Oktay Şener, managing partner of Aksan Law Firm, examines how his team has reacted to the changing Turkish legal market
How are the recent economic problems, including the currency crash and inflation, affecting your firm?
Experiencing difficulties is quite normal in the current economic climate and unfortunately, we also witness the reflections of this issue among our clients. However, our country’s economic history and past have accustomed us to such ups and downs. At Aksan, in line with the precautions we have taken after Covid, we have been discussing, contemplating and implementing measures related to this situation for a while now.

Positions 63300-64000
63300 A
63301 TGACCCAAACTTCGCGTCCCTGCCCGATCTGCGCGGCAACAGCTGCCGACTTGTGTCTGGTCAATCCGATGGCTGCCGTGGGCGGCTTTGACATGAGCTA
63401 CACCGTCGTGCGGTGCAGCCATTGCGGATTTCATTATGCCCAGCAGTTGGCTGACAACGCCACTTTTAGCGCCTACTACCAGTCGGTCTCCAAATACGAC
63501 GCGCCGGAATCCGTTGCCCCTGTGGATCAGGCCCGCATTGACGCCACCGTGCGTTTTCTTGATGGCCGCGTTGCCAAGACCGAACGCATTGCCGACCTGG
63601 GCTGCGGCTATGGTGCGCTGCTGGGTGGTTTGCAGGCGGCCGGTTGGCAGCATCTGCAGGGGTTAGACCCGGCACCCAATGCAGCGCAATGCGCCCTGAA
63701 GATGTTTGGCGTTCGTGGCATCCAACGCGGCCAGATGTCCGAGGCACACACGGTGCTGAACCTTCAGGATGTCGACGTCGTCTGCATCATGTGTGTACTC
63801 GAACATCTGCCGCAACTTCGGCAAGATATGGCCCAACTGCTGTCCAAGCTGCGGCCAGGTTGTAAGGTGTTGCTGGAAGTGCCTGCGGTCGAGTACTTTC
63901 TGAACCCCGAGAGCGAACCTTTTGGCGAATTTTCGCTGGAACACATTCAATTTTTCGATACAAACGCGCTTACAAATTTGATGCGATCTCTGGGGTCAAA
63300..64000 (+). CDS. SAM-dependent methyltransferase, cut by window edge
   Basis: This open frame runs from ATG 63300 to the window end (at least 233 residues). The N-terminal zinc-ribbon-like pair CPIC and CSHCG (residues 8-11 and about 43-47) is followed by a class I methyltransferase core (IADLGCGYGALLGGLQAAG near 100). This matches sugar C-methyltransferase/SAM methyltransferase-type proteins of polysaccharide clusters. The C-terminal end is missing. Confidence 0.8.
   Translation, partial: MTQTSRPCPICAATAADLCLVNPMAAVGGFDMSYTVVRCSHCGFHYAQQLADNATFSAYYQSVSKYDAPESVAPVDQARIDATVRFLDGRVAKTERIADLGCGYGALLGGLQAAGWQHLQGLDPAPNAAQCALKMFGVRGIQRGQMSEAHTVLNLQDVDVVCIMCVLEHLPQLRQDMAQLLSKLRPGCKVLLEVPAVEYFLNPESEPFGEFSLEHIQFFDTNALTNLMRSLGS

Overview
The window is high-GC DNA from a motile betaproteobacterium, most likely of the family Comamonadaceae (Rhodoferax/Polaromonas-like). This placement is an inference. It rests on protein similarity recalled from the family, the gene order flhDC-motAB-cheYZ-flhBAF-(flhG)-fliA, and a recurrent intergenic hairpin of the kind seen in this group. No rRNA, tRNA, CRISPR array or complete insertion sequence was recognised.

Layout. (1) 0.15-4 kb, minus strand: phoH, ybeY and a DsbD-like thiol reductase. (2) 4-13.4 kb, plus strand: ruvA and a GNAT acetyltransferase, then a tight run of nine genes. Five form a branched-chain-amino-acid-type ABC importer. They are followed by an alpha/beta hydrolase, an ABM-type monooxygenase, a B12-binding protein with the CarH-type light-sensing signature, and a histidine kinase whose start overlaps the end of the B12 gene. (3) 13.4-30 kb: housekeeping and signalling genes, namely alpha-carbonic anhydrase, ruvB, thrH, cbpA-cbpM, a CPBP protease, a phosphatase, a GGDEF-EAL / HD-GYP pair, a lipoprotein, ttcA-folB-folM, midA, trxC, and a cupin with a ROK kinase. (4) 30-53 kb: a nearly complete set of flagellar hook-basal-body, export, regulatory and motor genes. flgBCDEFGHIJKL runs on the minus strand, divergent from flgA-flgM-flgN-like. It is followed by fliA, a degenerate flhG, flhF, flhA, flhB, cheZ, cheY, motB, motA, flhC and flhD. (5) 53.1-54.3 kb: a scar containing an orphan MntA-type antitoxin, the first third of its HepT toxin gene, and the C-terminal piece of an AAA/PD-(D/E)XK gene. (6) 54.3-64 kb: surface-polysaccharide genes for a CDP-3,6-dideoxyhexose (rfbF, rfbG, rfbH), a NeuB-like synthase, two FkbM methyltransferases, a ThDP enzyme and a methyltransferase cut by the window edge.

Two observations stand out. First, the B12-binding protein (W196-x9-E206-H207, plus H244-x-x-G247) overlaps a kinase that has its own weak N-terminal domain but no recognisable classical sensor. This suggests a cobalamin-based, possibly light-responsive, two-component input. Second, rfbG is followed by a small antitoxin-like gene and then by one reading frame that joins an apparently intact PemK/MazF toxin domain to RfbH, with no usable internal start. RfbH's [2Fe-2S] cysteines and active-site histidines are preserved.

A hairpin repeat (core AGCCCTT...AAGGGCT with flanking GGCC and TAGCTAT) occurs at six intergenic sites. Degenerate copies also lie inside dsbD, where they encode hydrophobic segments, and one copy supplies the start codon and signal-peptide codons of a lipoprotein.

What adjustments have you made in the current climate – fees, staffing levels etc?
We initially took steps to reduce expenses. Our office employs a comprehensive reporting system, allowing us to delve into the minutest cost details of every product we produce, which in our case translates to the services we provide, much like a factory. Naturally, the greatest cost of this service is the salary of our employees. However, we are well aware of the significance of working with the best attorneys to deliver quality service. To boost our employees’ motivation, we began to utilise our various programmes more effectively. We have initiated a Talent Pool project, which holds substantial importance for cultivating young managers.